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Silver Collector Forums

a gift from a lady

i did a job renovating a home for a lady and when i was complete i pulled her aside and inquired about a teapot she had in a box on the floor.

she was ashamed that in an attempt to clean it she removed some of the silver and it had tarnished… and with a smile asked if i would like it. as she was going to throw it away.

well I’m glad it didn’t find its way to the landfill. :slight_smile:

i don’t know anything about it. nor have i seen anything like it. but it is a beautiful piece of work. and any help in identifying what it is . would be just awesome


It was made by Elkington & Co of Birmingham and has Elkington’s date code for 1883.

thats amazingly old ! holy cow
what marks are which ?
will having it cleaned ruin the value. cause if not
i think I’m going to scrub it up and make a pot of dandelion tea

i have been reading a lot online but there is no info on having stuff restored to original… re- silverd … would this be recommended ?

E&Co in the shield is Elkington & Co. Then, just for good measure they’ve repeated E & Co to the left, top and right of the shield. The X below the shield is the date code and the number 5865 is most likely the pattern number. I don’t know what significance the 1A has.

I think you may well find that it’s worth having the teapot re-silvered, but I have no experience of this and cannot make any recommendations. I guess as a first port of call you could try a good quality jewellers - the sort that has antique silver as well as watches and jewellery. They may be able to give you some more information - or maybe somebody reading this would like to contribute.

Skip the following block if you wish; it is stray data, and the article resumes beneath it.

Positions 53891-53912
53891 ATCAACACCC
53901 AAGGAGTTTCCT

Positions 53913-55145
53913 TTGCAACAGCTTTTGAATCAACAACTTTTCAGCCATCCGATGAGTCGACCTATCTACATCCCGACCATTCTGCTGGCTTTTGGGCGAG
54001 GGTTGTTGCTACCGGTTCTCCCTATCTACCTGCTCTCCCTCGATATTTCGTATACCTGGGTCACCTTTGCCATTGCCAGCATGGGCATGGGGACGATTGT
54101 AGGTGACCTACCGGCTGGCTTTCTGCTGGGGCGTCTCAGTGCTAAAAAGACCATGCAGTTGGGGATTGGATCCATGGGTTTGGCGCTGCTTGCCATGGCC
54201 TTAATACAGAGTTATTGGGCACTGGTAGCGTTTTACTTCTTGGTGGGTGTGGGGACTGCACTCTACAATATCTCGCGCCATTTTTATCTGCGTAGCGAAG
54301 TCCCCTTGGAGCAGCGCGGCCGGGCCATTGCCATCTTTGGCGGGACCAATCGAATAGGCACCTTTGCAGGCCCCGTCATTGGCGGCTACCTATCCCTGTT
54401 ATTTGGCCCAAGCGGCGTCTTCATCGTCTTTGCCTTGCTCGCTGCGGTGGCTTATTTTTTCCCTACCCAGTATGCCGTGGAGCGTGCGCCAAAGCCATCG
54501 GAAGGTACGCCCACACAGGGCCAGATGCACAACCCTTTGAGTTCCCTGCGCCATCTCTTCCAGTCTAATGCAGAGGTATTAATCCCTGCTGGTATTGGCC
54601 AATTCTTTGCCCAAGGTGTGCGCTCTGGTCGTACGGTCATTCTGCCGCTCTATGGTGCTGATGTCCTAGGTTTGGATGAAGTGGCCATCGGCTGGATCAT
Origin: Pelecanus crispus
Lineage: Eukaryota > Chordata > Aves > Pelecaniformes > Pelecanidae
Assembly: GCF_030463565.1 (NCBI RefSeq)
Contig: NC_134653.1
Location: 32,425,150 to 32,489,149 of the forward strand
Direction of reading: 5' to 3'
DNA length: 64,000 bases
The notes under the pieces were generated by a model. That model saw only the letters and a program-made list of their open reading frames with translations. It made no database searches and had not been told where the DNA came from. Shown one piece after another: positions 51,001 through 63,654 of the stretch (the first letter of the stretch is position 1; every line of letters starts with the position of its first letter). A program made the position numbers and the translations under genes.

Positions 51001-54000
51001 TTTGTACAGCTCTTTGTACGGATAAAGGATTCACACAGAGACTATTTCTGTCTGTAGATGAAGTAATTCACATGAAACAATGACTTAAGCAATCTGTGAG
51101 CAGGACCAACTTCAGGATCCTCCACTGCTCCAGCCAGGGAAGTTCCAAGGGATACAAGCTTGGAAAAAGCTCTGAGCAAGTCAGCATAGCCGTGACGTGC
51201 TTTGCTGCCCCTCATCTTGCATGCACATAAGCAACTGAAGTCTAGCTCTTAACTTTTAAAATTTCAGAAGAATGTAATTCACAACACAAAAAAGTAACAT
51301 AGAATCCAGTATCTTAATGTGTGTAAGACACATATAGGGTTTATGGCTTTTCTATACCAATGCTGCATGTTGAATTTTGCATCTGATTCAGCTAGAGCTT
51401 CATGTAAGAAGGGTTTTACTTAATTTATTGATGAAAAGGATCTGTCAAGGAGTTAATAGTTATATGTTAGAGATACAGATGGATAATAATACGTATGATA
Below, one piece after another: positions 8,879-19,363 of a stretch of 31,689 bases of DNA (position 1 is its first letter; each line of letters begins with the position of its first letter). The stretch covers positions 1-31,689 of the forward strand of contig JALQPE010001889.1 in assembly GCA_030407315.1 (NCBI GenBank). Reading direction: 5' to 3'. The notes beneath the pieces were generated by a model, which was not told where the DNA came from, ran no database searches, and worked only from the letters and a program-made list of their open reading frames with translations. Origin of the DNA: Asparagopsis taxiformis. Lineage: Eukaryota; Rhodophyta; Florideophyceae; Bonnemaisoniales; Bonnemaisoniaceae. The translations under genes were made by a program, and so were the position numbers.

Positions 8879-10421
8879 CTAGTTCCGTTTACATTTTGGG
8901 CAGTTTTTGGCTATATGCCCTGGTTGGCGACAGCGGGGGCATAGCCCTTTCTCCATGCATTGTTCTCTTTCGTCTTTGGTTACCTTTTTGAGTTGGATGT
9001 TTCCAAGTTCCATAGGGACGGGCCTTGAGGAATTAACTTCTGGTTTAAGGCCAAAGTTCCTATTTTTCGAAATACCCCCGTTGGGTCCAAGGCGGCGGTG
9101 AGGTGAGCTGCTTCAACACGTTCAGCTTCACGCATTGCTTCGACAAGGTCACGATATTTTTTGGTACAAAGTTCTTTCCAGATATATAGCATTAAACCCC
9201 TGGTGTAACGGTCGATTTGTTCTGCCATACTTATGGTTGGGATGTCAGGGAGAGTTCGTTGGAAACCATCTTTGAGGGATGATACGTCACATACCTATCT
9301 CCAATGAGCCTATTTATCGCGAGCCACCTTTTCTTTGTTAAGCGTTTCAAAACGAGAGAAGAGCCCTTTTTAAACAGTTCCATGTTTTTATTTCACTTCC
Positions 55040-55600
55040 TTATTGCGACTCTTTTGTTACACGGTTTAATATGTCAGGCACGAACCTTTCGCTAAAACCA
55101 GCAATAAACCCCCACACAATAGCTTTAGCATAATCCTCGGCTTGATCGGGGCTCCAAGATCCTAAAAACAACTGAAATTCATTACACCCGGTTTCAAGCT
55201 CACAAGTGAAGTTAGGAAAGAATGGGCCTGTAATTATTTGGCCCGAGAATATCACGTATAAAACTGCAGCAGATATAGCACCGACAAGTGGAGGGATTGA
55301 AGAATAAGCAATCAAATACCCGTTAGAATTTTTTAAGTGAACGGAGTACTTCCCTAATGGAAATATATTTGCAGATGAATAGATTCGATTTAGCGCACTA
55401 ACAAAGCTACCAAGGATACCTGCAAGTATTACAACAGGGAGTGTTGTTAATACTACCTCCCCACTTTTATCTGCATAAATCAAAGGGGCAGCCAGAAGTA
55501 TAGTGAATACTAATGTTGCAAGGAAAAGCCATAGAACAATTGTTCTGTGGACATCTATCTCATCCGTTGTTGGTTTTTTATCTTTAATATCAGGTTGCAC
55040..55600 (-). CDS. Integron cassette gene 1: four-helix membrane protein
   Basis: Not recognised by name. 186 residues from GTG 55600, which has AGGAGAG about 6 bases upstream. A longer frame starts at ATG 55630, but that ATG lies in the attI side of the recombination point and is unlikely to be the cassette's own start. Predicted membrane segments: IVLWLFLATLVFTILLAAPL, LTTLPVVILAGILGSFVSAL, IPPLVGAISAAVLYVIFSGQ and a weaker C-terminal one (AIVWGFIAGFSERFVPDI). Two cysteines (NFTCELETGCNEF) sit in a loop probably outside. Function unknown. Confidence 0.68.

If you find anything out and/or have it re-silvered I’m sure there are several people here who would be interested in how you get on.

“1A” is also stamped in the lid

why are the handles made in 3 pieces?
and why does this one have what looks like small square plates with holes drilled in them and in the handle for a pin or something to hold them together…

It’s probably all down to ease of manufacture and assembly. Silver teapots normally have handles with insulating spacers, made of ivory or similar, to prevent the handle getting too hot to hold, silver being a very good heat conductor. Maybe they are using a similar technique, but don’t need the insulation.